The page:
“To perform good [disease] association studies, you need about 200,000 to 500,000 SNPs,” Susan Eddins, Illumina’s global marketing manager told BioArray News.
Illumina last week didn’t hit that metric with the introduction of a new product, but it will have a single chip that will contain probes and an assay for 100,000 SNPs — the SNP genotyping BeadChip. The chip will be available for beta-testing by year-end, the company said.
Packing SNP probes en masse on a single microarray seems to be shaping up to be next the technical challenge to overcome, the next milestone along the way for this maturing industry, which last year raced to manufacture and sell the whole human genome arrayed on one chip.
Just a little over a year ago, the final sequence of the human genome was released, and the microarray manufacturing companies raced each other to spot its transcripts on single-chip products.
Scientists went from having no single-chip choices to today having at least a half dozen different providers of these products in volume. But, along the way, scientists began asking for more return on their investments in gene-expression profiling platforms and other biochips (see BAN 3/10/2004).
Faster than you can say “seeking alternate revenue streams,” the microarray industry has donned running shoes to sprint to this goal. Affymetrix in early April announced the early-access availability of the GeneChip Mapping 100K Array Set, a two-chip product the company said would be commercially available “in the summer.”
Illumina, a relative newcomer to the gene-expression analysis microarray market (See BAN 1/21/2004, but not the genotyping arena, reached back to its core competency for the new product offering.
Eddins, appointed head of worldwide marketing at the company 18 months ago from her post as director of genomic assays at Applied Biosystems, told BioArray News that getting 500,000 SNPs on a single chip is a holy-grail type of goal. For the moment, the company is ready to launch the initial product from an R&D project that was first conceptualized in 2001 and went into development at the end of 2003.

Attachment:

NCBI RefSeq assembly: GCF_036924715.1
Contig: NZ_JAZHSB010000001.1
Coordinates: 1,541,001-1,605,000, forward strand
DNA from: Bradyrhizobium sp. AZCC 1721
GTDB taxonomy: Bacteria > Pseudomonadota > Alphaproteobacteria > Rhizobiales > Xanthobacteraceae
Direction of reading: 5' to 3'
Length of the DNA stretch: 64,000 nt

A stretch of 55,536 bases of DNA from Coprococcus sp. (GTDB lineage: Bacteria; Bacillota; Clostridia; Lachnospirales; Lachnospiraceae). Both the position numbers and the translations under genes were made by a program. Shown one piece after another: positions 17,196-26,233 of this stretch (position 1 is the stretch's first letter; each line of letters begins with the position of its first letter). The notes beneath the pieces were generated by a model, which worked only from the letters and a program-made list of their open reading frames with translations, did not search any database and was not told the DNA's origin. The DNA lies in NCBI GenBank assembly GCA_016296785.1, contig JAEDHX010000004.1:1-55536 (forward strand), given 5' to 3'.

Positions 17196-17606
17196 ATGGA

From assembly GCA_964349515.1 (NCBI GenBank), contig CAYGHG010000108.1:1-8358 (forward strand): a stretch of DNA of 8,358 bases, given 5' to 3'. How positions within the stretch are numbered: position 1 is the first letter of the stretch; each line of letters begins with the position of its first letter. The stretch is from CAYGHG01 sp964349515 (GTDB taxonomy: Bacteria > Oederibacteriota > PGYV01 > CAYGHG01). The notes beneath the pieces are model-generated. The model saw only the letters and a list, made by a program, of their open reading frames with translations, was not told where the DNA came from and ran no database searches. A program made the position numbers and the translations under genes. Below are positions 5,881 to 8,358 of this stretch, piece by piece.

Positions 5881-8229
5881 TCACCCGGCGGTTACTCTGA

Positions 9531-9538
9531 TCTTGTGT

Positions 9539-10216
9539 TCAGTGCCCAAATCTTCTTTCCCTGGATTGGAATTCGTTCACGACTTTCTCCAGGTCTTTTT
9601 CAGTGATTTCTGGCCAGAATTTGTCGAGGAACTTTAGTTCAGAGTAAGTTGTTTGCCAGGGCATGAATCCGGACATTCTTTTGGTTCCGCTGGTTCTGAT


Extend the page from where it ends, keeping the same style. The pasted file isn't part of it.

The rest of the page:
The product, however, hinges on having a good field from which to select 100,000 SNPs to array.
The International HapMap collaboration of scientists in Japan, the UK, Canada, China, Nigeria, and the US, which started at about the same time that Eddins went to work for Illumina, is expected to approach somewhat of a critical mass of data somewhere near the end of 2005 (see Pharmacogenomics Reporter 2/12/2004).
At some point along the way, the HapMap research should sniff out certain SNP sets associated with disease. Illumina is looking to complement that data with density. Illumina said it would create SNP products for analyzing haplotype tag SNPs once the International HapMap Project, for which Illumina is both a contributor and technology supplier, defines them.
“Our initial thrust is to get out a chip with as many SNPs as possible packed onto it,” said Eddins.
The SNP product is built on the Sentrix BeadChip platform, which is the company’s 1 by 3-inch oligonucleotide-bead technology microarray format.
The SNP genotyping BeadChip will contain over 200,000 sequence-specific bead types (each locus requires two allele-specific probe sequences), with greater than 30 times average redundancy of each bead, or feature.
The chip will have 12 stripes containing a total of 10 million features. Each of the stripes contain thousands of wells, with each holding a 3-micron bead coated with DNA probes 25 base pairs long. The wells are situated six microns (center to center) from their neighbors.
The company manufactures microarrays by flooding chips with beads that self-assemble into the microwells etched into an array substrate. A subsequent electronic decoding process identifies which bead type occupies each microwell, creating a digital map that is used in downstream analysis and operates as a quality-control metric for each bead in each array. If a bead doesn’t exhibit sufficient intensity, it is excluded from the map, according to the company.
The beta-testing process usually lasts for three months to six months, depending on how testing progresses, said Eddins. “A 100,000 SNPs is a fairly complex thing. We want to analyze the data to make sure what you got out is valid and useful,” she said.
Along with the SNPs, the company is offering a new GoldenGate assay.
“With the HapMap content coming along, there has to be a way to offer that to people in an economic way,” said Eddins.
Illumina’s new GoldenGate assay protocol used for this application features single-tube sample preparation and does not require PCR or ligation steps as the assay begins with genomic data, rather than amplified pieces.
The company declined to provide details of its new assay, saying it has a commitment to provide information on the new assay at “The Biology of the Genomes,” conference May 12-16 at Cold Spring Harbor Laboratory in New York. Kevin Gunderson of Illumina will make the presentation..